Leave it to the Golden State Warriors to turn an early-December matchup against a middling Eastern Conference team into must-watch TV. Klay Thompson, the Warriors’ shoot-first pass-maybe scorer extraordinaire, tortured the Indiana Pacers for 60 points in an electric 21-of-33 shooting performance. Thompson connected on his usual flick-of-the-wrist 3-point bombs and catch-and-go drives from behind the arc, but, on this night, also showed off a bit of offensive guile in earning a season-high 11 trips to the free throw line. The historically great scoring binge is especially jaw dropping when you realize Thompson needed only 29 minutes to do all that damage.

Here are 10 thoughts on the 142-106 blowout:

1. How do you outdo a 37-point quarter when you’re Klay Thompson, a guy that’s on record as not wanting to sacrifice s**t, a guy that teammates call “thirsty” for shots? You live up to that rep and drop a cool 60 points in three quarters of action at a two-points-per-minute pace. You do it by scoring 17 in the first quarter off multiple back cut layups, 23 in the second, including four threes, and 20 in the third on whatever shots you feel like taking. And you do it against Monta Ellis, the man who used to start in your place. There are guys in the league who get into zones, and then there’s Klay, someone that can make a professional basketball game feel like NBA Jams come to life. I mean, Klay was so hot that Stephen Curry decided to literally ice him down.

2. Last summer in the Hamptons, the players and execs sold the Warriors’ selfless, team-first mantra to Kevin Durant in order to get him to don a Bay Bridge adorned uniform. On Monday night, KD experienced that all-for-one, one-for-all collective joy firsthand. As Klay got rolling early in the first quarter, his teammates kept searching for him and forcing the ball into his hands. Though the Dubs’ proclivity might be to manufacture open shots and get everyone involved with multiple passes, when one player has it going, they find every way possible to keep that guy rolling. Curry, Durant and Draymond Green all had a below-average scoring night, yet they, and every other Warrior, were all smiles each time Klay raised up for an attempt.

3. To that point, sometimes watching the Warriors watch the Warriors is just as entertaining as watching the game itself.usatsi_9728230_168381750_lowres

4. Maybe Monta was right afterall. You can’t have two diminutive guards in the same backcourt and expect to defend at a winning level (he and Jeff Teague are both 6′ 3″ or shorter).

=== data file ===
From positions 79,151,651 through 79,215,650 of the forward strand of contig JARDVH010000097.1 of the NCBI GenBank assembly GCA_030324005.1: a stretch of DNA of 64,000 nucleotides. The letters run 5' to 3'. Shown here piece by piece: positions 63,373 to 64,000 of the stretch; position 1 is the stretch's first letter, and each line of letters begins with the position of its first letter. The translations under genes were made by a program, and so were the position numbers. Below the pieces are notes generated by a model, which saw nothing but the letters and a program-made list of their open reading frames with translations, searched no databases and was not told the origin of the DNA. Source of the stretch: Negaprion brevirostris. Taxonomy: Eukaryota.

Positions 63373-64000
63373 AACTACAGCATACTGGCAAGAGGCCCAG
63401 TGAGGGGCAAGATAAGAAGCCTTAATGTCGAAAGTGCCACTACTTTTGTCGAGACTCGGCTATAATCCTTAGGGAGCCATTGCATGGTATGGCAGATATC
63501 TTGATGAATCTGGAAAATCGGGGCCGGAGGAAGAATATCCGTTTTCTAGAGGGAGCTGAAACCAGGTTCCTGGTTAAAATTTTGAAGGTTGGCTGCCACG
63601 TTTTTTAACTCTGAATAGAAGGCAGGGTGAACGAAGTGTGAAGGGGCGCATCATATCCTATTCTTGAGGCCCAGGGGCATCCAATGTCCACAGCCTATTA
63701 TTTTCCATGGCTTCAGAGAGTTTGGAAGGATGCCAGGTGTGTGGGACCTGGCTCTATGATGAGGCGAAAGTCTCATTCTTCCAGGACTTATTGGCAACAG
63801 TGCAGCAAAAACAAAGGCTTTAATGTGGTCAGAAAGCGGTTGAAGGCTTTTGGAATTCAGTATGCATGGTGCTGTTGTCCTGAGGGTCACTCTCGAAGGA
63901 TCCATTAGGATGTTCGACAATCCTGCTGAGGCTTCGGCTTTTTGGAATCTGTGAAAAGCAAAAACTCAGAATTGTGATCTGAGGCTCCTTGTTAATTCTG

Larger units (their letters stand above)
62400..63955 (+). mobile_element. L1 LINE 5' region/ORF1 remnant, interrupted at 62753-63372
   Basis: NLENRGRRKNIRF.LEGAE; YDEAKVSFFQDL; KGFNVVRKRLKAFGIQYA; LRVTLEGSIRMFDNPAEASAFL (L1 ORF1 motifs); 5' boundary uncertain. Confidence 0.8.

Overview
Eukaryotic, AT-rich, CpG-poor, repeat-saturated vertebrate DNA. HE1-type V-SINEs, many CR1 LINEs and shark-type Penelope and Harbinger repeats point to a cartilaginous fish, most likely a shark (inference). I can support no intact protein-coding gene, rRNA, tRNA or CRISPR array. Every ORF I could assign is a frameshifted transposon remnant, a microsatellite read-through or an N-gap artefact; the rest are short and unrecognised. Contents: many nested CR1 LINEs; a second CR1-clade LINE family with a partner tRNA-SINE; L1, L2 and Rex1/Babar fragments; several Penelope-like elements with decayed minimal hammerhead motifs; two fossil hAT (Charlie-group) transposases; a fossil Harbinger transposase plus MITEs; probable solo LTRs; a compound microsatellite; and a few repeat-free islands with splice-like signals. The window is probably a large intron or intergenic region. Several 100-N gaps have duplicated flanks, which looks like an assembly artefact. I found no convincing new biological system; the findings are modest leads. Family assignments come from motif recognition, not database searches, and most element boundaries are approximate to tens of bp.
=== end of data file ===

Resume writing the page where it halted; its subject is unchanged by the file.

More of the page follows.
5. Ian Clark’s floater-game has improved drastically under the tutelage of Professor Curry. Small sample size to be sure, but Clark is 8-of-13 on all “floating” shots, per NBA.com. Clark busted out a never-before-seen lefty floater in the fourth.

6. Sharing and caring: the Warriors collected 45 assists in a game where no starter played over 29 minutes. They had only 4 turnovers through three quarters (before extended garbage time).

7. You know a team is entertaining as hell when the “Holy balls!” play of the game doesn’t involve the dude that erupted for 60 points.

8. Nit picking: Steve Kerr has repeatedly trotted out a three-headed-center lineup during deep periods of garbage time. Why not pick up another wing in lieu of one of those superfluous bigs?

9. Klay exited the game with 1:22 remaining in the third. Should Kerr have played him in the fourth to give him a chance to hit 70 points? 80? Naaaaaah. Injuries are always a risk and opposing players are liable to engage in desperate tactics if they feel like they’re being shown up. Remember when Draymond committed a Flagrant 2so Houston couldn’t hit a 3-point record against them three season ago?

10. I wish my colleagues in the office celebrated my work success with the same fervor and joy as these Warriors. The next time I fire off an especially effective, but brief, email to a business partner, I want my co-workers to run up and down the corridors kicking their legs in the air and knocking over computer monitors in unbridled glee. I want the company President to stand and clap as I walk by and for my manager to pat me on the back. I don’t need 20,000 people to chant my name, but that’d be nice too.